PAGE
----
If you’re driving in Illinois and get pulled over by the police, you may be scared and unsure what the future holds. If the police charge you with a DUI, you should be aware of the penalties you may face. Getting charged with a DUI in Illinois doesn’t automatically mean you’re convicted of a crime. Hiring a Chicago criminal defense lawyer can be the key to clearing your name and avoiding a conviction.
While you may know the basic DUI laws in Illinois, there are more detailed laws to look out for when driving or when charged with a DUI. Knowing these laws can help you avoid trouble on the road and can keep you from getting into more trouble if you’ve already been pulled over.
The Implied Consent Law
The implied consent law is present in most states. This law assumes that everyone who drives in Illinois automatically consents to taking a breathalyzer test if the police believe they’re under the influence. If you refuse to take a breathalyzer test when asked, then your license will be suspended for a year. If you take the test and fail, your license will be suspended for six months.
Wrong Way DUI
As of January 1, 2019, Illinois added an array of heightened penalties for drivers who drive the wrong way down a one-way road while under the influence of drugs or alcohol. Because this offense is more dangerous than driving under the influence while going the right direction, this type of DUI charge is an aggravated DUI. Offenders convicted of a wrong way DUI may face higher fines and more time in jail.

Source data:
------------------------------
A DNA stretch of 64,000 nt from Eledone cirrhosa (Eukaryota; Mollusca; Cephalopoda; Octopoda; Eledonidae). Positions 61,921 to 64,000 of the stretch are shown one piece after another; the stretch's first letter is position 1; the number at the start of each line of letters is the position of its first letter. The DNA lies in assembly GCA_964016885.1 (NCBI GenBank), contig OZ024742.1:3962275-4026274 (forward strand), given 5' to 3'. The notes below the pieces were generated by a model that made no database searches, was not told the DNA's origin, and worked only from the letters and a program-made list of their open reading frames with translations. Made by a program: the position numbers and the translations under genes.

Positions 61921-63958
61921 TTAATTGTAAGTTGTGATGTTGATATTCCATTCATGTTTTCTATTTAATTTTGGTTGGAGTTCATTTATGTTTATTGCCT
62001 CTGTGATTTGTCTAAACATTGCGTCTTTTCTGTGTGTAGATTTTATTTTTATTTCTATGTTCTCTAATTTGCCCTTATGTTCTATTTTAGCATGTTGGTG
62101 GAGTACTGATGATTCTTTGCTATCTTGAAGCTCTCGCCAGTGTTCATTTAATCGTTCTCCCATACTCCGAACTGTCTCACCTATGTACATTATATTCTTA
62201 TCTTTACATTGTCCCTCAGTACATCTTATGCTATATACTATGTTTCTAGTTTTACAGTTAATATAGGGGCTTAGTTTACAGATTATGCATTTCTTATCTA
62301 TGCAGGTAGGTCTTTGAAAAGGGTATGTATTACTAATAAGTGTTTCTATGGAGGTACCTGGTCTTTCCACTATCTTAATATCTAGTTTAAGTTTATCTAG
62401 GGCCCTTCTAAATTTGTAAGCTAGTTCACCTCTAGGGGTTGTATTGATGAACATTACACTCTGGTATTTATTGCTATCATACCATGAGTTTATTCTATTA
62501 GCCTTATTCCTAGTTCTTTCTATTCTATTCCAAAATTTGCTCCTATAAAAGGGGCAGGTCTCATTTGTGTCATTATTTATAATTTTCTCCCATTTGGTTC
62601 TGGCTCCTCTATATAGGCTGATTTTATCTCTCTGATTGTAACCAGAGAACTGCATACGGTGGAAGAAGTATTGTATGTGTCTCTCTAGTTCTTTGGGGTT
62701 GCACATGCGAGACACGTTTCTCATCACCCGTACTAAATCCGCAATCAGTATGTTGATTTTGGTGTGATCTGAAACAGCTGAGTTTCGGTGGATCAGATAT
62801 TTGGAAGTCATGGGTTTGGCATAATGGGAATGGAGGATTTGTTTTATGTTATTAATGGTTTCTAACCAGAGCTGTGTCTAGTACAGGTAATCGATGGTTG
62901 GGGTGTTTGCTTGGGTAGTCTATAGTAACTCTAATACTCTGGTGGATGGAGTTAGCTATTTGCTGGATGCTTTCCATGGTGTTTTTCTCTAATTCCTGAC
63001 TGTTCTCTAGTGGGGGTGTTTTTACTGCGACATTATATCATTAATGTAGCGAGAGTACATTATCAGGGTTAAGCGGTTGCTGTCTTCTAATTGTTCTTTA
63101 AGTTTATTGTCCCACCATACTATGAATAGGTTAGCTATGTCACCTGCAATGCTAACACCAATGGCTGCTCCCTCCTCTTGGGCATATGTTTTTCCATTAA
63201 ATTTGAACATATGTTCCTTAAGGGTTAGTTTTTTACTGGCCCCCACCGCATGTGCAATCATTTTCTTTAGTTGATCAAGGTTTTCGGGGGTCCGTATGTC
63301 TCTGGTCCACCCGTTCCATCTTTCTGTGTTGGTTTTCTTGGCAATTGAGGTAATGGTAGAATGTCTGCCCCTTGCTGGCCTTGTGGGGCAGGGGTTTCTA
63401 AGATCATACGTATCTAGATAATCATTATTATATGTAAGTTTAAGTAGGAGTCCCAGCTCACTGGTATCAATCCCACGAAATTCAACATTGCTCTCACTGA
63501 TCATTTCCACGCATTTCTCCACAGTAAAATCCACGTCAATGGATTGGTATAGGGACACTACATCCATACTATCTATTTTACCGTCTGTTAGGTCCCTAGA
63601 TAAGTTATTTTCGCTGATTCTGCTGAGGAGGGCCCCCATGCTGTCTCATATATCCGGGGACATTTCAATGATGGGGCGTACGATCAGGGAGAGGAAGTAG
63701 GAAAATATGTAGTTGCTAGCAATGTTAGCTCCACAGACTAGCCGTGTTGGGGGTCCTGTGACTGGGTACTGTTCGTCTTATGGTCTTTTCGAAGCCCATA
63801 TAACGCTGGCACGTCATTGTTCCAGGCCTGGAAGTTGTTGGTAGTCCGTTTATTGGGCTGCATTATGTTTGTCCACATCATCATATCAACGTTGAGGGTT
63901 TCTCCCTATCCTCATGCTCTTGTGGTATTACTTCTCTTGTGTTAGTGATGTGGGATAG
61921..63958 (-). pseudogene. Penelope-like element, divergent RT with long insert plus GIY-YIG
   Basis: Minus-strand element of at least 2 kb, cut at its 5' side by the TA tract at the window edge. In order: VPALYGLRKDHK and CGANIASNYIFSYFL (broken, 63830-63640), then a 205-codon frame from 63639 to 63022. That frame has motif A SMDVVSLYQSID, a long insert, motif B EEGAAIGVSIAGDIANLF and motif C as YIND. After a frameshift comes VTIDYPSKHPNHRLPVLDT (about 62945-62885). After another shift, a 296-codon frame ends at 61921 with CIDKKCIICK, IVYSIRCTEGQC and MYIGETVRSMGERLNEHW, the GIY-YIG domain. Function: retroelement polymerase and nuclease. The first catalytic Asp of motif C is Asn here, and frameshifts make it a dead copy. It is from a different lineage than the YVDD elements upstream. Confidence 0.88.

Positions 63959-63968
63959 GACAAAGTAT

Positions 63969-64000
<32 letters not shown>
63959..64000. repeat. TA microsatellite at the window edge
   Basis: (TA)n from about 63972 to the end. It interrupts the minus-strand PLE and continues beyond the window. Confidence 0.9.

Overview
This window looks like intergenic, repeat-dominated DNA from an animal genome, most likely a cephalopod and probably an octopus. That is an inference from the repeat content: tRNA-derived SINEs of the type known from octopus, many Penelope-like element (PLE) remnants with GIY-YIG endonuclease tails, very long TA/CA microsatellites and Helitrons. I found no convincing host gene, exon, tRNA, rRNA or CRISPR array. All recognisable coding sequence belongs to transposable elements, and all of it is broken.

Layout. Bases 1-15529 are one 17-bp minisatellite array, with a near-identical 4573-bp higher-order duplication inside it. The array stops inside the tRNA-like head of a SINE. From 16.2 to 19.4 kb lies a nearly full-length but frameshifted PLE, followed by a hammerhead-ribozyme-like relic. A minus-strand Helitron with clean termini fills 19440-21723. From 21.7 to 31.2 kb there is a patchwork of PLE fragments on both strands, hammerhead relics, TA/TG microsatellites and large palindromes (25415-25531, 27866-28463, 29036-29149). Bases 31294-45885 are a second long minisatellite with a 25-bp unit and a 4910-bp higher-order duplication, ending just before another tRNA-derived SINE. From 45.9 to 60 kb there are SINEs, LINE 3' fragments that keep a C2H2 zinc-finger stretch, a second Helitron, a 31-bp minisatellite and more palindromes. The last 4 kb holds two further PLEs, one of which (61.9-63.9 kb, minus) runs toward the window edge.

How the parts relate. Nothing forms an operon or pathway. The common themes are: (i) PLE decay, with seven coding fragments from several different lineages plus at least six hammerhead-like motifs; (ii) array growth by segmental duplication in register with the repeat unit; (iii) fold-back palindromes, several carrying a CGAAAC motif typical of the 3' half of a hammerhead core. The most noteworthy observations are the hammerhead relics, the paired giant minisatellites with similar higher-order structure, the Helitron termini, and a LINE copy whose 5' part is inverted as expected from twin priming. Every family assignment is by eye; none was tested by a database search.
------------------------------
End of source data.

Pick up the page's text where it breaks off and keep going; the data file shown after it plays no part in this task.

Drunk Driving with Underage Passengers
If you’re caught driving under the influence while someone in the vehicle is under the age of sixteen, your DUI penalties can be more severe. Penalties are also more severe if you’re driving a commercial vehicle while drinking or taking drugs. The penalties for these types of DUIs are increased because the risks associated with the crime increase.
Knowing these specific DUI laws in Illinois can keep you from making an irreparable mistake. Not only can you get in trouble with the law when you drive under the influence, but you can also cause a wreck that puts you and the lives of others in danger. It’s better to be cautious than to wait until something terrible happens to learn your lesson.